Zurich is known as the secret capitol of Switzerland. But what does this city have to offer visitors other than banks and exclusive shops? Here are some important things you should know about “Züri” and its inhabitants.
The Tram is the Fastest Way
“De Schnäller isch de Gschwinder” or, in other words, everything is faster and more hectic in Zurich than in other
Swiss cities. That’s why it is best to get in a tram upon arrival at the train station (The number 11 tram is best.) and travel along Zurich’s most known promenade, the Bahnhofstrasse. It’s the best way to get a first impression of Zurich’s pedestrian zones and the main areas of Rennweg, Paradeplatz, the stock exchange and Bürkliplatz.
If there is a vegetable, flower or flea market at Bürkliplatz, it‘s worth getting off the tram to “emol” (en.: once) take a look. You might meet some people and get an earful of throaty “Züritüsch”. The next stop at Bellvueplatz is a great place to disembark and walk to the lakeside. You can sit on one of the “Bänkli” (en.: bench), “chill e chli” (en.: chill a little bit) and enjoy the scenery before returning on foot through the Niederdorf to the train station. There are many charming little shops to “lädele, poschte und chröömle und heimeligi Restaurants zum iichere.” (en.: to shop something or go in a restaurant) in the little lanes and alleys of the Niederdorf.
For the “Gluscht” and Small or Large Appetite
If you haven’t „im Sterne verchoo” with a bratwurst at Bellvue, there are many ways on the way back to satisfy a “chliine” (en.: small) or large appetite: “Züri Gschnätzlets mit Röschti“ or „Shuttle in der Öpfelchamere“, Fondue or Raclette, a “heisse Schoggi beim Schober“, a beer in a beer hall or even a praline or Luxemburgerli from one of the delectable confectioneries in the Niederdorf. None of this is cheap, but the food is tasty and the locales cosy.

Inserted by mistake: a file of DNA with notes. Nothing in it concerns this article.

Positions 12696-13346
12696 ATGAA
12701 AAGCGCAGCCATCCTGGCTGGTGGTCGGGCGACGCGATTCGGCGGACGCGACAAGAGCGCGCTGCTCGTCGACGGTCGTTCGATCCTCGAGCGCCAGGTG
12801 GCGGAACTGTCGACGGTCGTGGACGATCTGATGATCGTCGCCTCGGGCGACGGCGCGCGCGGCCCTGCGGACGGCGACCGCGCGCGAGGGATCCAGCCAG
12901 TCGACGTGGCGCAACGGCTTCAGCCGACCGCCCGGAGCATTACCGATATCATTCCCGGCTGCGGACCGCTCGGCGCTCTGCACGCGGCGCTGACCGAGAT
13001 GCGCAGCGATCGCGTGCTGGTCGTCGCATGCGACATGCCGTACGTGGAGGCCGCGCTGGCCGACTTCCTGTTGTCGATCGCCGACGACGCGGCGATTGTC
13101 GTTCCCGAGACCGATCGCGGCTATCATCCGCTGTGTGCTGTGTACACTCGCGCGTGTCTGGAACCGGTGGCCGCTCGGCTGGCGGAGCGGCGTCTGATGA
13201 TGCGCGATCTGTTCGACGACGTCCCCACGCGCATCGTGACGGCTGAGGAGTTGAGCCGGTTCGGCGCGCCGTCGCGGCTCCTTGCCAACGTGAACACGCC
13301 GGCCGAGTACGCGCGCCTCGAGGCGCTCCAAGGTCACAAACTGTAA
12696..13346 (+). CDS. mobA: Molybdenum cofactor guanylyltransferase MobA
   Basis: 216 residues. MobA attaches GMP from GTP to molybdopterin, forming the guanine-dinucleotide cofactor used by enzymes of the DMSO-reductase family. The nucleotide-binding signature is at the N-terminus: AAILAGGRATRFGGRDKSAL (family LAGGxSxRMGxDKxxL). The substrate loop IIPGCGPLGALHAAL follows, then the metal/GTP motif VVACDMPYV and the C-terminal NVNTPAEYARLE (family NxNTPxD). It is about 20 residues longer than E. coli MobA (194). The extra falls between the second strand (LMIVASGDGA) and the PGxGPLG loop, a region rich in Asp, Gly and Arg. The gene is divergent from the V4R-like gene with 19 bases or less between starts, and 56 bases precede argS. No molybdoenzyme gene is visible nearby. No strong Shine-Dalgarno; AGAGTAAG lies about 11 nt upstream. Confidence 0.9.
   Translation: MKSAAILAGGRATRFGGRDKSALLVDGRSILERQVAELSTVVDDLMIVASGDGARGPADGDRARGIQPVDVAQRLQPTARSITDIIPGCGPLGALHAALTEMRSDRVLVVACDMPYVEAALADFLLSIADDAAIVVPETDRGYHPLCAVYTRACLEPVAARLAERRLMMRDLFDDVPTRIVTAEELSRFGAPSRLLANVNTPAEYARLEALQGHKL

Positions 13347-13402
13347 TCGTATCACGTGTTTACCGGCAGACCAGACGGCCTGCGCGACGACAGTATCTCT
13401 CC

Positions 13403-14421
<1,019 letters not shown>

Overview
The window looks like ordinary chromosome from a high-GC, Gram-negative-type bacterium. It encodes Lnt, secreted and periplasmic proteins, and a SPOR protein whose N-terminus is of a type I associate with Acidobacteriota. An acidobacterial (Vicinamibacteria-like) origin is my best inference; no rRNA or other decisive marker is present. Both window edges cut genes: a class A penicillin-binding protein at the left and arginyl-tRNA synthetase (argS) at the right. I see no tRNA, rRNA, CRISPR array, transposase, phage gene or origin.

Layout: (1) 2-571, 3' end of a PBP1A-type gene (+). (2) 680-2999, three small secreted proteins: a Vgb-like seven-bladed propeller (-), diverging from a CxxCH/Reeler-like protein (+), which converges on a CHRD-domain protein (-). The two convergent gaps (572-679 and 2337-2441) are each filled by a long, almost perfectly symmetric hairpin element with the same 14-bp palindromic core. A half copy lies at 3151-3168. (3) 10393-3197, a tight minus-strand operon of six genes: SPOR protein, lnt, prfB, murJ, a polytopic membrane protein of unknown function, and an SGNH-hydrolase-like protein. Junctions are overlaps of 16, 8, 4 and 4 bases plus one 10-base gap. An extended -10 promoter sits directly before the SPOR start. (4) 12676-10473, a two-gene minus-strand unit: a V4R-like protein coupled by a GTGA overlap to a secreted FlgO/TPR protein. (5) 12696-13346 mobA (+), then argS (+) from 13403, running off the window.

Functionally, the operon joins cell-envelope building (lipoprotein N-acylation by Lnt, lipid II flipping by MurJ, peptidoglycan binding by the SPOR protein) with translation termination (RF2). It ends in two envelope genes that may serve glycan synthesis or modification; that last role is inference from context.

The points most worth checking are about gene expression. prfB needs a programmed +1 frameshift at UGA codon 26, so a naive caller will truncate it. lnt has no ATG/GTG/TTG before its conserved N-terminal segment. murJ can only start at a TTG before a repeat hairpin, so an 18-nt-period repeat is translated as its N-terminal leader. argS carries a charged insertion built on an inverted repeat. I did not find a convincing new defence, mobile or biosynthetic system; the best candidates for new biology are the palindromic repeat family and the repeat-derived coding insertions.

View of Zurich from the Polyterrasse
After meandering through the winding “Plätzli und Gässli” of the Niederdorf, it’s nice to head to the viewpoint of the Polyterasse. Take the Polybähnli at Central to get up to the two universities of Zurich, the Uni and the ETH (lovingly called “Poly” by the locals). The terasse of the ETH offers breathtaking views of the whole city, the Limmat and Lake Zurich. You can see the old town as well as the high rises on the outskirts of the city and let your eye wander from the local mountain (the Üetlieberg) over the glittering lake to the upmarket residential area of Zurich’s gold coast. If the weather is good, you can see all the way to the Glarner Alps. Should you feel like it, you can take the tram up to the “Züriberg” where the rich live and the zoo is located. If you’re after a more authentic experience, head down to Kreis Cheib.
The New Quarters in Zurich West
New quarters featuring a mix of modern architecture and old repurposed factory buildings have sprung up in the area around Limmatplatz, the Chreis Cheib. This is where “Züri läbt” (en. Zurich lives),where people live and enjoy the “Usgang” (en.: outgoing). Here, just like in the Niederdorf, is where the nightlife is swinging and “achtig” (en.: attention) also the Langstrasse, “äxgüsi” (en.: soryy) the red light district.